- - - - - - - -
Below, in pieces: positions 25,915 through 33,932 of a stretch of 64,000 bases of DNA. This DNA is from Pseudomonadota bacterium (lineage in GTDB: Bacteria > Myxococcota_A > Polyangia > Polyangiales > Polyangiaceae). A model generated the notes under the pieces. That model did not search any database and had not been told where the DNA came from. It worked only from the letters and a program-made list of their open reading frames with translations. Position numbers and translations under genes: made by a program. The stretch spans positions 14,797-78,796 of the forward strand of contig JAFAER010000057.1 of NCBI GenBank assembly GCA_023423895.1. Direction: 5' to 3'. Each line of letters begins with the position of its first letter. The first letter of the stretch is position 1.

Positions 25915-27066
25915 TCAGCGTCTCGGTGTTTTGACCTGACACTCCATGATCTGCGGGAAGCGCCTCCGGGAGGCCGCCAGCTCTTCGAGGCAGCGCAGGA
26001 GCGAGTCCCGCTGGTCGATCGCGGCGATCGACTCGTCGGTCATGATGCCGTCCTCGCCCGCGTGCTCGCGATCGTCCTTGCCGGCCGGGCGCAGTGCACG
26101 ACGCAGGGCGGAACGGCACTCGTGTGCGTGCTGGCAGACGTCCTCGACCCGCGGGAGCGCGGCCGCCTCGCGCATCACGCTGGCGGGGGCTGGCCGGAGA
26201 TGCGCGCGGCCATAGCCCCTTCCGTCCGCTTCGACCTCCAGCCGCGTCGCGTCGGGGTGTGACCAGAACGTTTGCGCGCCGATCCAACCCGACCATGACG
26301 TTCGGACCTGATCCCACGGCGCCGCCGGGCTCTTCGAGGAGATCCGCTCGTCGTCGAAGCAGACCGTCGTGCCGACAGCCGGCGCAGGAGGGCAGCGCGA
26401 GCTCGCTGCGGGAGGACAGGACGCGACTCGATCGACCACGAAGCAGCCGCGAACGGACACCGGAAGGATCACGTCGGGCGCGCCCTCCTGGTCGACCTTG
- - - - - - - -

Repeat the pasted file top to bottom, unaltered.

Below, in pieces: positions 25,915 through 33,932 of a stretch of 64,000 bases of DNA. This DNA is from Pseudomonadota bacterium (lineage in GTDB: Bacteria > Myxococcota_A > Polyangia > Polyangiales > Polyangiaceae). A model generated the notes under the pieces. That model did not search any database and had not been told where the DNA came from. It worked only from the letters and a program-made list of their open reading frames with translations. Position numbers and translations under genes: made by a program. The stretch spans positions 14,797-78,796 of the forward strand of contig JAFAER010000057.1 of NCBI GenBank assembly GCA_023423895.1. Direction: 5' to 3'. Each line of letters begins with the position of its first letter. The first letter of the stretch is position 1.

Positions 25915-27066
25915 TCAGCGTCTCGGTGTTTTGACCTGACACTCCATGATCTGCGGGAAGCGCCTCCGGGAGGCCGCCAGCTCTTCGAGGCAGCGCAGGA
26001 GCGAGTCCCGCTGGTCGATCGCGGCGATCGACTCGTCGGTCATGATGCCGTCCTCGCCCGCGTGCTCGCGATCGTCCTTGCCGGCCGGGCGCAGTGCACG
26101 ACGCAGGGCGGAACGGCACTCGTGTGCGTGCTGGCAGACGTCCTCGACCCGCGGGAGCGCGGCCGCCTCGCGCATCACGCTGGCGGGGGCTGGCCGGAGA
26201 TGCGCGCGGCCATAGCCCCTTCCGTCCGCTTCGACCTCCAGCCGCGTCGCGTCGGGGTGTGACCAGAACGTTTGCGCGCCGATCCAACCCGACCATGACG
26301 TTCGGACCTGATCCCACGGCGCCGCCGGGCTCTTCGAGGAGATCCGCTCGTCGTCGAAGCAGACCGTCGTGCCGACAGCCGGCGCAGGAGGGCAGCGCGA
26401 GCTCGCTGCGGGAGGACAGGACGCGACTCGATCGACCACGAAGCAGCCGCGAACGGACACCGGAAGGATCACGTCGGGCGCGCCCTCCTGGTCGACCTTG